• What Marketing Opens, Selling Closes

    March 1, 2007
    p class="style7"Selling is the process of effectively presenting the value of your products and services to a potential customer. It's about influencing

    Selling is the process of effectively presenting the value of your products and services to a potential customer. It's about influencing and persuading. "Well," you ask, "exactly how is that different from marketing?"

    Simply put, marketing is the core function of a business, and selling is the core function of marketing. Marketing reaches a broad audience, while selling relies on a person-to-person communication process.

    Selling is essential because it presents value to the consumer. It offers a relationship. It's an opportunity to build trust. Your HVAC business team must fight for its business through strong sales skills and techniques.

    Many people perceive selling as a simple task: persuading someone to buy something. Your objectives should be much broader than that. A good salesperson builds a relationship that benefits both parties in the long-term. Selling involves:

    • Helping a customer identify needs, fears, problems, voids, discomfort, loss, desire. (Commit these to memory. They haven’t changed in thousands of years.)
    • Presenting information that solves these problems.
    • Providing follow-up to maintain satisfaction, encourage future solutions and referrals. (Thus begins the cycle anew.)

    In the case of HVAC sales, your customer doesn't come to you and browse through the shelves of your warehouse. You have to bring your store to them.

    You must present your business' solutions through carefully designed techniques. In most cases, as you know, the customer does not know what he or she needs. This is critically important. You are there to provide the answers and the value. And it can all be done through the three essential steps of a strong presentation:

    1. Fully discuss the features, advantages, and benefits of your product. Ask "how" type questions to engage them. "How do you feel about this feature?" Never ask a "yes or no" here unless you want to set up a trial close, such as: "Can you see how this feature would be helpful?" If "yes," then that becomes part of your proposal. Get it? They’re building the system, not you, which is what you want.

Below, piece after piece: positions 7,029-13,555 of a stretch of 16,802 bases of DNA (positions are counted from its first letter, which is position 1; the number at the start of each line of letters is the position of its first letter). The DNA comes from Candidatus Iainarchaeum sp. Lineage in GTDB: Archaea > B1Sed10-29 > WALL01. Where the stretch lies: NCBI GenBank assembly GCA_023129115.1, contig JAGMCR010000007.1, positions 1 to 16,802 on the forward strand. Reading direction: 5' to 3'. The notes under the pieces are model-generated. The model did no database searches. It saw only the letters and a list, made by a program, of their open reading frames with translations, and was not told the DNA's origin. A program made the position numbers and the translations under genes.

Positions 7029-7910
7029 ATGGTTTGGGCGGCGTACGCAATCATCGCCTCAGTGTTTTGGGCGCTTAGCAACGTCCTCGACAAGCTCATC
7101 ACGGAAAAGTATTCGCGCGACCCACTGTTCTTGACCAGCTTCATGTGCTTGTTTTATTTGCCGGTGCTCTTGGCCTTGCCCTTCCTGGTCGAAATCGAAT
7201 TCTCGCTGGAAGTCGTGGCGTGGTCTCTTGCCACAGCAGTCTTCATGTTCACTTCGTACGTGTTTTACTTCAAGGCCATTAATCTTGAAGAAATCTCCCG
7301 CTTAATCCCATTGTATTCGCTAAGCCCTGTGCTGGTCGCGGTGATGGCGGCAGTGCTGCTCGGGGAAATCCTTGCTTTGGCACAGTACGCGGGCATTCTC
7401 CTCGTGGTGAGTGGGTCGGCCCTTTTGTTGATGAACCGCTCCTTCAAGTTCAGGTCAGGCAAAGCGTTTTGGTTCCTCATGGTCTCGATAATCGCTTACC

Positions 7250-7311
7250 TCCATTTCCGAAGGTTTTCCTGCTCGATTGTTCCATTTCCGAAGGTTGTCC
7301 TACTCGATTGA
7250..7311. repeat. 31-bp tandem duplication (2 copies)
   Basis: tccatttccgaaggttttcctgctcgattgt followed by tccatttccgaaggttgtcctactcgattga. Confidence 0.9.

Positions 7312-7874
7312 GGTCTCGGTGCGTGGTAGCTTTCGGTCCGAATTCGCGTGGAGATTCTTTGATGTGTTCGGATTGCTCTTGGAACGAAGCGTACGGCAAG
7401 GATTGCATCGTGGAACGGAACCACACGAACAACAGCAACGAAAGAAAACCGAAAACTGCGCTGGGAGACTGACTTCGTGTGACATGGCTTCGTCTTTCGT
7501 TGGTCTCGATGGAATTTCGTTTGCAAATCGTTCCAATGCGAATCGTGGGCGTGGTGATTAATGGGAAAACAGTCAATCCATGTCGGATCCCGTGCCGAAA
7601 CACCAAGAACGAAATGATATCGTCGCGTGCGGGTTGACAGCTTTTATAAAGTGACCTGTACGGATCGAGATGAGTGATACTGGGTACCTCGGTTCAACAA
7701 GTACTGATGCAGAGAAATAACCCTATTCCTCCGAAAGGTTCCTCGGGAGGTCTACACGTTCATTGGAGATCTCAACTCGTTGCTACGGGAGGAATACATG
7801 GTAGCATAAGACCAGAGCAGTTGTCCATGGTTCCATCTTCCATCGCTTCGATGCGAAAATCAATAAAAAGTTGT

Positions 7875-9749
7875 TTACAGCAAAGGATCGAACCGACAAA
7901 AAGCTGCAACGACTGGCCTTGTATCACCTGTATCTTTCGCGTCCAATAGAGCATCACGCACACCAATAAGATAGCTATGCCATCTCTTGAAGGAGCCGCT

2. Demonstrate its usage — how it works, how to take care of it. This conveys psychological‘ownership, such as "Your thermostat sits right here — you just set it and forget it. We’ll do it together the first time. Then it adjusts up and down to your schedule, saving you money and improving comfort each time." See? It becomes theirs while you're speaking.
    3. Explain your value or selling proposition. What's in it for your customer? What risk are you willing to take from them? How is the value raised beyond the price? Each increment of value beyond price is a huge step toward the sale. "Mr. Homeowner, even though this is already an over-the-top system value, please remember that your energy savings alone is like getting a 10.5% return on investment. That's a better return than anything I've read about lately. Plus it improves your property value." The head nodding begins in earnest and you're one signature away from an install. Make it clear. Make it good.

    The sales presentation is the time when the salesperson uncovers and satisfies the needs of a single buyer to the mutual, long-term benefit of both the consumer and you. Where marketing opens doors, an effective one-on-one presentation closes sales.

    Adams Hudson is president of Hudson, Ink, a contractor marketing firm. Hotmail readers can get a free 16-page booklet, "How to Double Your HVAC Sales in 90 Days," by calling 800/489-9099 or faxing the request on letterhead to 334/262-1115. Visit www.hudsonink.com for more information and free reports.